Through Lear’s persistence and can-do attitude, he convinced Bedford he could continue to train carefully.
“We started training together and I loved Mike’s energy and motivation to push me to compete safely and possibly win another gold medal,” Bedford said. “He had mentioned to only do movements that don’t hurt me at all. Even if I didn’t compete in squats or deadlifts anymore due to my injuries from the accident, I could still do bench press as an exercise that I’m good at and doesn’t affect me physically at all.”
Their training relationship wasn’t a one-way street. Once Bedford got back into the swing of things he was able to tap into his training repertoire and help Lear reach new heights.
“Master Sgt. Bedford’s background in sports psychology is exactly what I needed as I age and require a different training perspective,” Lear said. “Powerlifting is 70% mental and 30% physical, although that is not scientifically proven. This ratio can be applied to many aspects of life, but I can attest that an individual’s mindset directly influences the outcome … positive thoughts, positive outcome.”
While working on getting Bedford back to competing, the two became close friends and pushed each other. While they both are accomplished powerlifters, they actually were able to coach one another in competitions.
“Our camaraderie grew from when we first met and we brought together our friendship through our Total Force relationship. He knew he could count on me in his corner with my background in sports psychology during his competitions and I knew he had my back for my competitions,” Bedford said. “We both had areas we both respected about each other with me having over 25 years of powerlifting experience and coaching with my personal training business. And I saw Mike Lear’s powerlifting profile that ranks with the best nationally. We both feed off each other’s energy and experience and that has helped us win more gold on the platform.”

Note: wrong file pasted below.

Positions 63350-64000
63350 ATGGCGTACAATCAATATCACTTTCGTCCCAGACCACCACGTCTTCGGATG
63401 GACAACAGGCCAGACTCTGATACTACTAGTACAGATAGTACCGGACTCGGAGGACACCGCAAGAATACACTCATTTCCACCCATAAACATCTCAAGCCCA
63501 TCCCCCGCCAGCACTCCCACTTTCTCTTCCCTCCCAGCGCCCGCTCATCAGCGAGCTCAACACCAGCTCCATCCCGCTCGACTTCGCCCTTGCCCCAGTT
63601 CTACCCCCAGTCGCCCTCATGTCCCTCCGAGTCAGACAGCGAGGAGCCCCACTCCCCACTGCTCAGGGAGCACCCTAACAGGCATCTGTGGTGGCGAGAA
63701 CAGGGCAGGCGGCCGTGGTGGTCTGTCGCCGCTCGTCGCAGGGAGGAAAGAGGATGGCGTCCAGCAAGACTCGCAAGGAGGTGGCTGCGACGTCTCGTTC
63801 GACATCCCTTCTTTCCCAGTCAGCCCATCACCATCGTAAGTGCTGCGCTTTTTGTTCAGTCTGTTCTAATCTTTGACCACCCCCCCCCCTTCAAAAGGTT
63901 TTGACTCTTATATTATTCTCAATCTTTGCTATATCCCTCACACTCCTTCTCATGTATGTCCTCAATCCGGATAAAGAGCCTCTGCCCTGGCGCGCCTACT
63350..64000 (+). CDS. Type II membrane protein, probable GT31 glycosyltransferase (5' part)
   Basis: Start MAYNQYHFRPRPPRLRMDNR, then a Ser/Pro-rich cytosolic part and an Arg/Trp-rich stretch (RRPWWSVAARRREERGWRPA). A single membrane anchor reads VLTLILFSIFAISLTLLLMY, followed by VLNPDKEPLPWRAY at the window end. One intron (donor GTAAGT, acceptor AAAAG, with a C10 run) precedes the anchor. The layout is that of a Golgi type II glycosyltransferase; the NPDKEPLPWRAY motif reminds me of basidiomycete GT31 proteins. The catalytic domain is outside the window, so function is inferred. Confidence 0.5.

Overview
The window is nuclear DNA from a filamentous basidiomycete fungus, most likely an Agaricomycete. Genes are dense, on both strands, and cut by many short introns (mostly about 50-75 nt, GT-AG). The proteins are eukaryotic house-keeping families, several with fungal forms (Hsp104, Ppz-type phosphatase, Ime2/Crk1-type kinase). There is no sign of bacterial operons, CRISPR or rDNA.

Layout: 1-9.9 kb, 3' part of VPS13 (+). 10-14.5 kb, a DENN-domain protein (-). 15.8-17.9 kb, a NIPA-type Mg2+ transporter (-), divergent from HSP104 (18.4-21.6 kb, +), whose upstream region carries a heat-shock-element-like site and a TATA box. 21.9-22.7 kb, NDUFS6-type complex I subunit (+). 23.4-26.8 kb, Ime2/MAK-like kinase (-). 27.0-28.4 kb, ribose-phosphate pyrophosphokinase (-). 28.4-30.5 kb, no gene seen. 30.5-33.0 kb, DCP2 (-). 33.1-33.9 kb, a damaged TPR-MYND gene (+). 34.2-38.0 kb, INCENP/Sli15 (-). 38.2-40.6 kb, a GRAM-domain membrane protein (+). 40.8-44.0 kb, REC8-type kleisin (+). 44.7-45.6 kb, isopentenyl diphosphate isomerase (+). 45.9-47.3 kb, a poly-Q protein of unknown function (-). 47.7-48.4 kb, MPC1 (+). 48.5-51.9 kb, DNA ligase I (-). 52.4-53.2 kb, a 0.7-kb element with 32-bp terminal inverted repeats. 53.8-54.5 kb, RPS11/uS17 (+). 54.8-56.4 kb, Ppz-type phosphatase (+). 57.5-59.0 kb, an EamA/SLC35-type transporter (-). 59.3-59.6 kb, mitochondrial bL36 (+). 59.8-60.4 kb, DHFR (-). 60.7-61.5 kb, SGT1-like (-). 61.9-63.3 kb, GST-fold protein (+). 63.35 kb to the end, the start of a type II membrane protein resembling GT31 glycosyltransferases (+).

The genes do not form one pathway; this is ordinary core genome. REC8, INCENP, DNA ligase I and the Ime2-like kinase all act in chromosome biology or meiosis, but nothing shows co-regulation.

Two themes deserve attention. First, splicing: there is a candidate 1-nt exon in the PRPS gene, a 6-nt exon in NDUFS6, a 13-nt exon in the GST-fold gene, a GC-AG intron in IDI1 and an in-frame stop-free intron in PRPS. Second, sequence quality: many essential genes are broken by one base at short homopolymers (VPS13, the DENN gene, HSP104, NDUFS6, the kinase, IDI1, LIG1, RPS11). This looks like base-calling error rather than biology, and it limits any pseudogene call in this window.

For Lear, his path to become a powerlifter started in the Air Force. He began competing in 2014.
“I was introduced to the powerlifting movements (squat, bench press and deadlift) in 2005 while deployed overseas. A scrappy 120-pound kid was moving—what I thought was—a ton of weight for his size, and it caught my attention,” Lear said. “I quickly became his protégé weighing in at 163 pounds. Reflecting, I believe the reason I was drawn to powerlifting was due to my background in wrestling as a kid. I started wrestling when I was five years old and continued to wrestle through high school. I even wrestled for a few years after enlisting in the Air Force.”
When other obligations consumed too much of his time, he stopped wrestling, but has remained active assisting others. He currently helps train his son in wrestling.
“I believe the individuality of wrestling while representing yourself on the mat speaks volumes of what you are capable of without the direct support of team members to bail you out if you’re underperforming,” Lear said. “The outcome depends on you and you alone. I feel powerlifting embodies the same concept with the only difference being that my opponent is not a human being — it’s gravity. The capstone of my preparation off the platform is a 27-second defiance of gravity.”
Bedford competed in wrestling, football and baseball while in high school and began competing in powerlifting in 1994.
“My old football and wrestling coach always saw me lifting with the bigger position players and heavier wrestlers and said maybe I should pick up a new hobby of powerlifting. He stated that pound for pound I’m one of his strongest players in the school,” Bedford said. “Powerlifting and sports made me mentally tough, well-disciplined and internally motivated. You either lift the weight or fail and I love adrenaline of type-A personality contact sports.”